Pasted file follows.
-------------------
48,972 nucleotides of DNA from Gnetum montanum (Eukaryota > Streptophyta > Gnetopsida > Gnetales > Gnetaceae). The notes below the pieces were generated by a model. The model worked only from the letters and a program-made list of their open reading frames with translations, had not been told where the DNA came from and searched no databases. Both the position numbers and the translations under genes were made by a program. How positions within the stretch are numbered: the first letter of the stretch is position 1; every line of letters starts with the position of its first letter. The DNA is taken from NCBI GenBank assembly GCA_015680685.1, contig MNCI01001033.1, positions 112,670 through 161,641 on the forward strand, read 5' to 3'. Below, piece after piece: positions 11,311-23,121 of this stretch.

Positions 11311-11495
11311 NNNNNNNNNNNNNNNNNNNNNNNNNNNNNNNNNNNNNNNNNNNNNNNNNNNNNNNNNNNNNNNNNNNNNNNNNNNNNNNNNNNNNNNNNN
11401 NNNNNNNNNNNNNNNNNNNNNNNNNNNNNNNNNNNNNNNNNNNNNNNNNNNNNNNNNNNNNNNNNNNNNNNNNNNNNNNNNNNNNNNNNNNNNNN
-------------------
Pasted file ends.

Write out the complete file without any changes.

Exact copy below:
48,972 nucleotides of DNA from Gnetum montanum (Eukaryota > Streptophyta > Gnetopsida > Gnetales > Gnetaceae). The notes below the pieces were generated by a model. The model worked only from the letters and a program-made list of their open reading frames with translations, had not been told where the DNA came from and searched no databases. Both the position numbers and the translations under genes were made by a program. How positions within the stretch are numbered: the first letter of the stretch is position 1; every line of letters starts with the position of its first letter. The DNA is taken from NCBI GenBank assembly GCA_015680685.1, contig MNCI01001033.1, positions 112,670 through 161,641 on the forward strand, read 5' to 3'. Below, piece after piece: positions 11,311-23,121 of this stretch.

Positions 11311-11495
11311 NNNNNNNNNNNNNNNNNNNNNNNNNNNNNNNNNNNNNNNNNNNNNNNNNNNNNNNNNNNNNNNNNNNNNNNNNNNNNNNNNNNNNNNNNN
11401 NNNNNNNNNNNNNNNNNNNNNNNNNNNNNNNNNNNNNNNNNNNNNNNNNNNNNNNNNNNNNNNNNNNNNNNNNNNNNNNNNNNNNNNNNNNNNNN